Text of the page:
While he was still in college, he wrote his first play, titled ‘Dido, Queen of Carthage.’ The short play narrated the story of Queen Dido, the first Queen of Carthage, and her love for the Trojan hero named Aeneas. The play was dark and intense and was performed for the first time by the ‘Children of the Chapel’ in 1587. It was published many years later, in 1594.
However, his first play that was performed on a regular stage was ‘Tamburlaine the Great.’ The play was performed in London in 1587 and told the story of Timur, the great Mongol conqueror who was born into a shepherd family and went on to become one of the greatest warlords in history.
The play was the first of kind, as it was written in blank verse. It became a great success. It was played in many theaters across London, and Marlowe then wrote a second part to the play, which was also a big success. The play was officially published in 1590. All of his other plays were only published after his demise.
In 1592, his third play, titled ‘The Jew of Malta,’ was staged. However, it was written a year or two prior. The story was about the Jew Barabas and his heinous revenge on the city authorities. It also had an extremely controversial prologue. The show found huge appreciation among the masses and was staged regularly for the next 50 years.
His next play was titled ‘Edward the Second.’ It talked about the deposition of King Edward, perpetrated by his barons and the Queen. In July 1593, a few weeks after his death, the play entered the ‘Stationer’s Register.’ The play dealt with controversial themes, such as religion and sodomy, but became extremely popular with the masses.
His next play was titled ‘The Massacre at Paris.’ It featured real events that took place in 1572. English Protestants viewed it as the darkest example of Catholic treachery. It turned into a hugely controversial play, as it featured a “spy-like” character, which was believed to be based on Marlowe himself. It was a short play that somehow agitated people to commit crimes against refugees from the “low countries.”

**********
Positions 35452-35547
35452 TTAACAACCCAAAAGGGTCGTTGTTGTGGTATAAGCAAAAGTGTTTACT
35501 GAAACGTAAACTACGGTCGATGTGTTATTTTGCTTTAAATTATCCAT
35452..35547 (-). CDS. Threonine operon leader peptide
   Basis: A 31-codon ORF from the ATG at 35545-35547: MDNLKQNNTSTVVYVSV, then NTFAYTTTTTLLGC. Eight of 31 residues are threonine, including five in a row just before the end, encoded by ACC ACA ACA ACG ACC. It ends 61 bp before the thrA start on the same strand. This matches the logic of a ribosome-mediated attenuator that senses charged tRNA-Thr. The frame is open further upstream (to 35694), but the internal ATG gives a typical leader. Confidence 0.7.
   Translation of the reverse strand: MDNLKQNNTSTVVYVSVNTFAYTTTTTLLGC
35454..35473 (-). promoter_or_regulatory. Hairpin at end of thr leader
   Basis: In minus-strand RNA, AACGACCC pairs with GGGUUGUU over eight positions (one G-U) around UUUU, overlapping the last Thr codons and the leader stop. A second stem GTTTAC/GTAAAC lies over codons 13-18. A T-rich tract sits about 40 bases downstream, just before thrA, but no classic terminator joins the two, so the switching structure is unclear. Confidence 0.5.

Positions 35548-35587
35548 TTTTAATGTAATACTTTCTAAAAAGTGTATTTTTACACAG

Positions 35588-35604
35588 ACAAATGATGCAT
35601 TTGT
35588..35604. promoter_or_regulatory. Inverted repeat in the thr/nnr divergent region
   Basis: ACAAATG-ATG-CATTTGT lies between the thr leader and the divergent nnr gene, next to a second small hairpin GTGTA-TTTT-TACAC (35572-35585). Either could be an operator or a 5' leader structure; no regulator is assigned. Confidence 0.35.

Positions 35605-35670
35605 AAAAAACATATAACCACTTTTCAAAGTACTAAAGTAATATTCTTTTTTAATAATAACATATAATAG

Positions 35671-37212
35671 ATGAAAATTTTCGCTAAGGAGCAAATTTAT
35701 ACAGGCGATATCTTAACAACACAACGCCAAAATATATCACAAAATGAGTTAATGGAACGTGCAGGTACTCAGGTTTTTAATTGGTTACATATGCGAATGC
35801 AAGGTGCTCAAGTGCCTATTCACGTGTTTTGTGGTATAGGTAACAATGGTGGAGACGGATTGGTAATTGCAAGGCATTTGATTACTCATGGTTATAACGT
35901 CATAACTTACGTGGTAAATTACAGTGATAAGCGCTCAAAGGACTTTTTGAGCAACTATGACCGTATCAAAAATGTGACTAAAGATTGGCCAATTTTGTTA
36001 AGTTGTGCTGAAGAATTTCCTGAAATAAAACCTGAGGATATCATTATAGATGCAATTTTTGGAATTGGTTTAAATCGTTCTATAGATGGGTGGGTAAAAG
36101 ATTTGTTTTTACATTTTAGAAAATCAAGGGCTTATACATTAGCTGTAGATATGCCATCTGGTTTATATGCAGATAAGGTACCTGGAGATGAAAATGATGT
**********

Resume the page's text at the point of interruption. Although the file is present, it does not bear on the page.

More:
He later wrote the play titled ‘Doctor Faustus.’ The play has two versions of texts. It was another massively controversial play but became successful nevertheless.
Marlowe had a successful career as a playwright and part of the credit for this goes to the legendary actor Edward Alleyn, whose stage presence was enormously attractive.
Apart from writing plays, Marlowe also wrote poems such as ‘Hero and Leander’ and ‘The Passionate Shepherd to His Love.’ He is also speculated to be the co-author of the three ‘Henry VI’ plays. There has been no conformation regarding the same.
Controversies & Death
Marlowe was an atheist. In the Elizabethan times, this was dangerous, as it somehow implied that he was an enemy of God and hence also of the state.
He was rumored to be gay.
On May 18, 1593, a warrant was issued for his arrest, without describing any reason. However, it is implied that his arrest was related to some “blasphemous” texts that he had written, as they were deemed dangerous for the society.
On May 20, he was brought to trial by the ‘Privy Council’ for questioning. There was no record of that meeting and of the several other meetings that took place in the coming days.
An English businessman named Ingram Frizer stabbed him to death on May 30, 1593. Whether the attack was related to his arrest or not is not clear.